I just came across this fascinating lecture by John Lawson Stoddard who was an American writer and lecturer who traveled the world in the mid to late 1800’s and gained popularity through his travel writings. In series 13 of his lectures upon visiting Canton, he describes the role of a Chinese barber and includes a picture in which can be seen a similar wooden barbers stool. (Book can be found here on Amazon)
Occasionally we discovered in these streets an itinerant barber. These Chinese Figaros carry their outfits with them. First in importance comes a bamboo pole, which is the immemorial badge of their profession. To this is usually attached one solitary towel, – free to every customer. From one extremity of this pole hangs a small brass basin, together with a charcoal stove for heating water; the other end is balanced by a wooden cabinet, which serves the patient as a seat during the operation, and contains razors, lancets, tweezers, files, and other surgical instruments. It matters not where one of these tonsorial artists practises his surgery.
A temple court, a flight of steps, a street, or a back-yard, are quite the same to him. He takes his queue where he can find it. One of his commonest duties is to braid that customary appendage to a Chinaman’s head, without which he would be despised. It is comical to estimate the thousands of miles of Chinese queues which even one barber twists in the course of his career – enough, if tied together, end to end, to form a cable between Europe and America. Yet this singular style of hair-dressing (now so universal) was introduced into China only two hundred and fifty years ago. Before that time the Chinese wore full heads of hair, and the present fashion of shaved crowns and twisted queues is of Tartar origin, and was imposed by a conquering dynasty as a badge of servitude.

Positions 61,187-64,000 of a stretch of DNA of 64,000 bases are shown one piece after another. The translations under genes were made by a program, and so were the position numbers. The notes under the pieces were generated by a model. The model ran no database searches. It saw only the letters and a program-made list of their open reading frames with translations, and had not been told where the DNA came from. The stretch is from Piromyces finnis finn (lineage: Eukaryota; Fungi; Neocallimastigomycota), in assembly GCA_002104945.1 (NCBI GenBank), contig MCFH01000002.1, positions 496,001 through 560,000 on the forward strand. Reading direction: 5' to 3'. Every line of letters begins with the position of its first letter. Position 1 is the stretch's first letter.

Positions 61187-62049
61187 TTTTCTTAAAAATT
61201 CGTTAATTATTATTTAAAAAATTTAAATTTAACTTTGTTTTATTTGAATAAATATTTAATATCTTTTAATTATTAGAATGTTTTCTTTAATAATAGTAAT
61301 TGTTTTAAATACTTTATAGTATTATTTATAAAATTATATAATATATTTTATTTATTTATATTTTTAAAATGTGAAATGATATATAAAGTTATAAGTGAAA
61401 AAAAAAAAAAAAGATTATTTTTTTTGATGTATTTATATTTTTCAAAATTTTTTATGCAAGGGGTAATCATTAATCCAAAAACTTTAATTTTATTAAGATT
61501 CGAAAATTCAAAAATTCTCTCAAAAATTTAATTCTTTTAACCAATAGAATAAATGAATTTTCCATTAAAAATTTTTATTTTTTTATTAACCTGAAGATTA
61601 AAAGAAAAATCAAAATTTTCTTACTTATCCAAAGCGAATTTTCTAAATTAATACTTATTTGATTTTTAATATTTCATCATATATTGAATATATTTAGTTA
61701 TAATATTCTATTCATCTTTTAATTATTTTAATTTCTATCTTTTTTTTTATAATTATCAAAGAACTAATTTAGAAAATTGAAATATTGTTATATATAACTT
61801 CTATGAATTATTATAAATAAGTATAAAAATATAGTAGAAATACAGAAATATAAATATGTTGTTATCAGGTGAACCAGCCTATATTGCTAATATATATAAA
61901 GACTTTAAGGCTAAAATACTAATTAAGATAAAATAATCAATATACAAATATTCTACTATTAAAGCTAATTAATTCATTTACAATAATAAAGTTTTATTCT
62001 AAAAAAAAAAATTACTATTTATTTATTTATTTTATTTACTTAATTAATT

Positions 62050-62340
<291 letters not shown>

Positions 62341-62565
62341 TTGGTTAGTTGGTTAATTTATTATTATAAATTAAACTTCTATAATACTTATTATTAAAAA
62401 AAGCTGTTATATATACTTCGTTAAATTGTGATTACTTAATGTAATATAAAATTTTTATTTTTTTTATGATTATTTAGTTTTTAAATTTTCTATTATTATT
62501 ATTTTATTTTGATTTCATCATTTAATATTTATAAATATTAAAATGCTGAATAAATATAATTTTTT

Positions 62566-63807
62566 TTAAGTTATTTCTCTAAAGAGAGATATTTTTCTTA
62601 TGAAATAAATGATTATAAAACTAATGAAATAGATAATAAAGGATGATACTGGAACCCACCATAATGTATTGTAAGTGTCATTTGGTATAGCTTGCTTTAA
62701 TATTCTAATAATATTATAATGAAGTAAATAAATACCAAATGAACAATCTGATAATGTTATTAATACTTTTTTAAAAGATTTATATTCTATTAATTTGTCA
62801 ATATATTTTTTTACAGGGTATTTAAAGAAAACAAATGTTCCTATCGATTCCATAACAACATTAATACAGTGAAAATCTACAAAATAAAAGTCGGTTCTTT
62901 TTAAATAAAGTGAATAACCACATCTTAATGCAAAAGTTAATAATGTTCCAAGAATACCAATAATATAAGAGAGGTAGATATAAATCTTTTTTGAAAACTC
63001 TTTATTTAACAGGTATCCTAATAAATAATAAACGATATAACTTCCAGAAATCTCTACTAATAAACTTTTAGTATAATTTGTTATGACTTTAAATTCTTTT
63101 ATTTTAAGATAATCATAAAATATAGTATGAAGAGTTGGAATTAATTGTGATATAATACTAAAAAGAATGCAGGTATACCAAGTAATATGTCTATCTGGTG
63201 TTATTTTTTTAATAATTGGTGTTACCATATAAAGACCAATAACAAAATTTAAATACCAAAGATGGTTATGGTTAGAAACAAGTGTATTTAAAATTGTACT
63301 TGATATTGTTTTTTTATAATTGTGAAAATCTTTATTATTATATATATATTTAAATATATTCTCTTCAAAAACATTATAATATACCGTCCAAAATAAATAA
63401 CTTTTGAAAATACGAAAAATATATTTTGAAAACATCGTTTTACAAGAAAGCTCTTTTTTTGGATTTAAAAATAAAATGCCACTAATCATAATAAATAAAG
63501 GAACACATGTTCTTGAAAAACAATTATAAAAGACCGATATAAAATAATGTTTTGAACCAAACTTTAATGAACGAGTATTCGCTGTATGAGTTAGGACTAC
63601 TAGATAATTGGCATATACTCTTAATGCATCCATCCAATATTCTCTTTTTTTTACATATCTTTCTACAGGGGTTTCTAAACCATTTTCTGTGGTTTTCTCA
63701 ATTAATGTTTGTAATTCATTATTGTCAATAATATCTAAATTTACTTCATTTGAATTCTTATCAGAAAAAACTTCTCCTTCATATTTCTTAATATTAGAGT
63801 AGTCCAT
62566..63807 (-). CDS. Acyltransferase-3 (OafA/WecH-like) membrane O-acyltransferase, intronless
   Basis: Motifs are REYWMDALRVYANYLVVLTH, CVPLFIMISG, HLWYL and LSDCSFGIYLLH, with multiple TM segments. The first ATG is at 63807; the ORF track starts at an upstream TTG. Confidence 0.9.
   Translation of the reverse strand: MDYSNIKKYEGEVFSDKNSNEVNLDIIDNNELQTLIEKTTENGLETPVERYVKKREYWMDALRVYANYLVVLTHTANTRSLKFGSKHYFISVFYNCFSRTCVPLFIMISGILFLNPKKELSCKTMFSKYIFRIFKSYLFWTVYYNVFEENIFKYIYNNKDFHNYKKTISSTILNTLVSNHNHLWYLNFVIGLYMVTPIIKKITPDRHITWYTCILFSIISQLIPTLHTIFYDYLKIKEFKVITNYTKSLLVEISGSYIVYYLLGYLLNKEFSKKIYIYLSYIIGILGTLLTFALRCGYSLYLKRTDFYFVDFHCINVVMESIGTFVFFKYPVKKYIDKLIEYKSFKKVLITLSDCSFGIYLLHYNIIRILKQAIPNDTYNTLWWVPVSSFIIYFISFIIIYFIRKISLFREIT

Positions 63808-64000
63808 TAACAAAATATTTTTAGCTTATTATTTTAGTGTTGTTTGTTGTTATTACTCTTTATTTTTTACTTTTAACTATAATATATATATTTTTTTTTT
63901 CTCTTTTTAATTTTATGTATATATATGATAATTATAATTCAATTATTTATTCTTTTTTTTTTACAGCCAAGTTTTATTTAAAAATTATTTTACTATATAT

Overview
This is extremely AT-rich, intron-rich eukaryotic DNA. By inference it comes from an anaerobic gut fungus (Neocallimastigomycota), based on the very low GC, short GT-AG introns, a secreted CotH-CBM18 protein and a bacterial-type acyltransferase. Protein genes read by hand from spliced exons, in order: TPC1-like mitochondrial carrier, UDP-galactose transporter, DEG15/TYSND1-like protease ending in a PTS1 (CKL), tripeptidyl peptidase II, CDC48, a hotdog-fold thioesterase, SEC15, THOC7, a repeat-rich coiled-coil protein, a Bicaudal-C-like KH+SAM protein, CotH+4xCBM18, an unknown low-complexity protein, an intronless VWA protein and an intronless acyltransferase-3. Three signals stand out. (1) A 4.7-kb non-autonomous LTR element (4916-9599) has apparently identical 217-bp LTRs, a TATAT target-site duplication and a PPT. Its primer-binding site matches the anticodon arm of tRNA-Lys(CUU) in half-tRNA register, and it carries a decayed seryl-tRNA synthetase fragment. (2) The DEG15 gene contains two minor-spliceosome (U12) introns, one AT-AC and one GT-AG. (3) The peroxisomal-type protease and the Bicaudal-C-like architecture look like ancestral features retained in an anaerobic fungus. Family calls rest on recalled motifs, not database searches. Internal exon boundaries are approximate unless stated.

The wearing of a mustache in China is an indication that he whose face it adorns is a grandfather. In fact, until he is forty-five years old, a Chinaman usually shaves his face completely; but this fact does not prove that after that time he can dispense with the services of a barber. For the tonsorial art in China is exceedingly varied; and Chinese barbers not only braid the queue; they also shave the eyebrows, clean the ears, pull teeth, and massage. Moreover, they scrape the inside of their victim’s eyelids – a custom which is believed by foreigners to be the cause of much of the ophthalmia in China.